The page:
Martin Lewis: Are you one of 20 million customers whose overdrafts fees have just changed?

Martin Lewis, founder of

Martin Lewis, founder of - Credit: Archant

If you bank with Lloyds, Halifax or Bank of Scotland, listen up.

You're one of more than 20 million people across the UK who've had their overdraft charges changed and for some it can mean paying £100s more a year.

Yet at the same time the overdraft market has never been more competitive with three banks offering 0% overdrafts.

The changes to the Lloyds Banking group's charges hit a couple of weeks ago – and now people are seeing their statements my mailbag is filling up, with many shocked at the cost.

Danny tweeted me to say: 'New overdraft fees are £3.18 per DAY. I'm £2,500 overdrawn! Way beyond simple change in terms... HELP!'

This has been a root and branch reform of charges. Before, some of its brands charged a flat daily fee, others a monthly charge and daily interest.

Now it'll charge 1p per day for each £7 you're overdrawn, which works out to £1 a day per £700 of overdraft (so around £30 a month if you're that far in continually). It's also got rid of charges for busting your overdraft limit.

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While there are more winners than losers, the winners' gains are smaller than the losses for those who lose out.

• Losers: Those with overdrafts in the thousands, or those constantly overdrawn in the high hundreds. For example, if you were constantly £2,500 overdrawn you'd be charged £110 compared to £40-60 before.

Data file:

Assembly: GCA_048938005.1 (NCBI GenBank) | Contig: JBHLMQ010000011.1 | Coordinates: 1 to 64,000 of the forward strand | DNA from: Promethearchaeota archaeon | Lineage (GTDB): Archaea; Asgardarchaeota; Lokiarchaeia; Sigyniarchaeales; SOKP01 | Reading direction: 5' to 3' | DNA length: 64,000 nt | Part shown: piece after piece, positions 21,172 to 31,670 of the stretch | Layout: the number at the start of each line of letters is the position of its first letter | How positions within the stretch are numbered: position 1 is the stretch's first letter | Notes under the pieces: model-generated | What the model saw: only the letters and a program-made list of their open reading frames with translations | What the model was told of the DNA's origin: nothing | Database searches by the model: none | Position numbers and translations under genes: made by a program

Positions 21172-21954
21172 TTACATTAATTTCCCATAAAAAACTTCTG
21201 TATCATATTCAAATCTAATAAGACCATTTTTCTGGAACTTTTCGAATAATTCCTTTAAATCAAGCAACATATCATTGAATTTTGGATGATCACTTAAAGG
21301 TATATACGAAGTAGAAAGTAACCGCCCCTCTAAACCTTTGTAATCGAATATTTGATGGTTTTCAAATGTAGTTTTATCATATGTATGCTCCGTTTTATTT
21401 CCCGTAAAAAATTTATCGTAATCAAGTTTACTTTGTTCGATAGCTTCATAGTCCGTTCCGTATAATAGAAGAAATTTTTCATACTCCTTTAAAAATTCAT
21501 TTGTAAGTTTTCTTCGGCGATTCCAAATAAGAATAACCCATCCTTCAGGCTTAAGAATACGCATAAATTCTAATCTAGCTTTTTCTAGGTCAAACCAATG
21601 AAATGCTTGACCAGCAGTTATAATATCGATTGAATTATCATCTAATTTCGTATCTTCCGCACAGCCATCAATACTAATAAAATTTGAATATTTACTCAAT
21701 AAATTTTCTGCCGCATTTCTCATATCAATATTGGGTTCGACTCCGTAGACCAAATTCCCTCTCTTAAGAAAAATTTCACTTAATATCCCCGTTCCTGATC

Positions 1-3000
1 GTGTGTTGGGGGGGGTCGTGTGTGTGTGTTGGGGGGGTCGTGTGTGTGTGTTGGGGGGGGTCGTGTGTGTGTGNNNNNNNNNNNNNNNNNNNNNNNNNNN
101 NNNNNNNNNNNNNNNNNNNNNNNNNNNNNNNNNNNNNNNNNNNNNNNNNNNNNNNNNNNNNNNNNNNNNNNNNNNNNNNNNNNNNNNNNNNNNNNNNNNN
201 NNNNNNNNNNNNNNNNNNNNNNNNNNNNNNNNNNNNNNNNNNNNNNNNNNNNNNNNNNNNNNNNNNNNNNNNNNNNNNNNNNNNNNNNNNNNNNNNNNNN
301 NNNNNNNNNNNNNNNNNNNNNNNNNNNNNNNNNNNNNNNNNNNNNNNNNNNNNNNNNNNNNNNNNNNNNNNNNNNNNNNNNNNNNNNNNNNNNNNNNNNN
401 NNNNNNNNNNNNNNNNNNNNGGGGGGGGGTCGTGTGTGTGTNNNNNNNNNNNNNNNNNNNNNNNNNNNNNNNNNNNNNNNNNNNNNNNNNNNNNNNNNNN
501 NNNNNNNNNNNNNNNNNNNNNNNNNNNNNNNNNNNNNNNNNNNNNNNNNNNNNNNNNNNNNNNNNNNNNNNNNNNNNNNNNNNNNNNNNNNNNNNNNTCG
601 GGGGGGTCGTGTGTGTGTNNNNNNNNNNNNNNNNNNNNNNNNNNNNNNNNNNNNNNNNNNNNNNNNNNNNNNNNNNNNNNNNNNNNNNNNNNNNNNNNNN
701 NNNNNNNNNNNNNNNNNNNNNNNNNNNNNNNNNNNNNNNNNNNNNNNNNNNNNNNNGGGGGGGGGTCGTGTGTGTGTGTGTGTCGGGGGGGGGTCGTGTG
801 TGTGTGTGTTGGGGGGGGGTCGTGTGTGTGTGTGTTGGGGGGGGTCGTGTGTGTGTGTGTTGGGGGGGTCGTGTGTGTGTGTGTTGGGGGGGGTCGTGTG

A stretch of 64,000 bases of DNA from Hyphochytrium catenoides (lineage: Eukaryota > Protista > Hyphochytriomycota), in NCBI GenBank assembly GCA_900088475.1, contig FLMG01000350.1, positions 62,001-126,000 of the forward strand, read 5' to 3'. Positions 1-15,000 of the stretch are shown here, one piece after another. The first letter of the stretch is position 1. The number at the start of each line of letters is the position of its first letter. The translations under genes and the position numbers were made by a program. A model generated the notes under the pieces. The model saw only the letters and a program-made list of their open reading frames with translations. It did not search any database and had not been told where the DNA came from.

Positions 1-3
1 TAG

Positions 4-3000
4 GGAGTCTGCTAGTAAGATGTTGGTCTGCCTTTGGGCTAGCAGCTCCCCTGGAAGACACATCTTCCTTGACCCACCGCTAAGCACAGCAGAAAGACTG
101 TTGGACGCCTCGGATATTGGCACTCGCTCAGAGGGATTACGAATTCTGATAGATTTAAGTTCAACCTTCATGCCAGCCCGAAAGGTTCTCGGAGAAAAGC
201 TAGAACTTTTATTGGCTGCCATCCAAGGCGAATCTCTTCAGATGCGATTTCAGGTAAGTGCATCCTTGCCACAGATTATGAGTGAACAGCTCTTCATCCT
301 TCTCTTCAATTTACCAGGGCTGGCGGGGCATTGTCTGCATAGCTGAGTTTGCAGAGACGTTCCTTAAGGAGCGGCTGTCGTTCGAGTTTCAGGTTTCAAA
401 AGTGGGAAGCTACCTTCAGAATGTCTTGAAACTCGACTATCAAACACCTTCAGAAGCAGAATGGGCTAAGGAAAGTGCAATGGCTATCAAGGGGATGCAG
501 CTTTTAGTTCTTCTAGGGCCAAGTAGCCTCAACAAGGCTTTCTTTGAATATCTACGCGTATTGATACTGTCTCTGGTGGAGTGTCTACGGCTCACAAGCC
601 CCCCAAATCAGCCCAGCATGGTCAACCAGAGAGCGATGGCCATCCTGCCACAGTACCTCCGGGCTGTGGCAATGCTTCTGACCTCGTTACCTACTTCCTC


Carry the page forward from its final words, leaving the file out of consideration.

• Winners: Those with smaller overdrafts or who previously bust their limit will pay less. Someone £100 overdrawn for a week now pays £1, compared with £6-7 before.

If you're paying too much for your overdraft, ditch and switch.

When you apply to a new bank you will be credit scored – it's often not too harsh – but you can be rejected or given a low overdraft limit. Here are the top deals.

• Switchers to get a free £100 and may qualify for an ongoing fixed £250 0% overdraft (15.9% EAR above that). So if you're less than £350 overdrawn, switch and after the free cash you'll only owe £250 at no cost.

• Advance gives switchers a free £150 (and another £50 if there after a year) and a six-month 0% overdraft (only do it if you can clear in that time), which it says is typically £1,000.

• FlexDirect gives switchers a 0% overdraft for a year (50p/day after) and, anecdotally, limits here can be pretty high too.

It's also possible to use special money transfer credit cards to shift larger overdrafts to credit cards at 0%. This can be a very powerful way to cut your overdraft cost. See

Of course the rate isn't everything: it's also important to manage overdraft correctly.

- Shift your direct debits to minimise fees. Ask the companies you pay to shift your direct debits to just before you're paid.

- Do a proper budget. Look at your bank statements over the past year – you must look at the full year so it accounts for big one-off spends like birthdays, car insurance, holidays etc – and add up everything coming in and going out. Then look at where you can cut back on your spending.

- Beware of busting your overdraft limit. Charges for this are generally hideously expensive. Even payday loans are usually cheaper than huge fees you're charged just for going a penny over.

- Shift to a no-overdraft account. Basic bank accounts provide a no-frills current account service. They used to charge fees if you spent more than you had, eg, for unpaid direct debits, but since January last year those have stopped.

- If you're struggling to get out of the bank charge circle, ask your bank to refund the charges. While it's harder now, reclaiming bank-charges can still be done. But you need to be in genuine financial hardship to claim. Write a formal complaint to the bank and explain how the charges caused you hardship, and if that fails go to the free ombudsman. Full help and free template letters are at

Martin Lewis is the founder and chairman of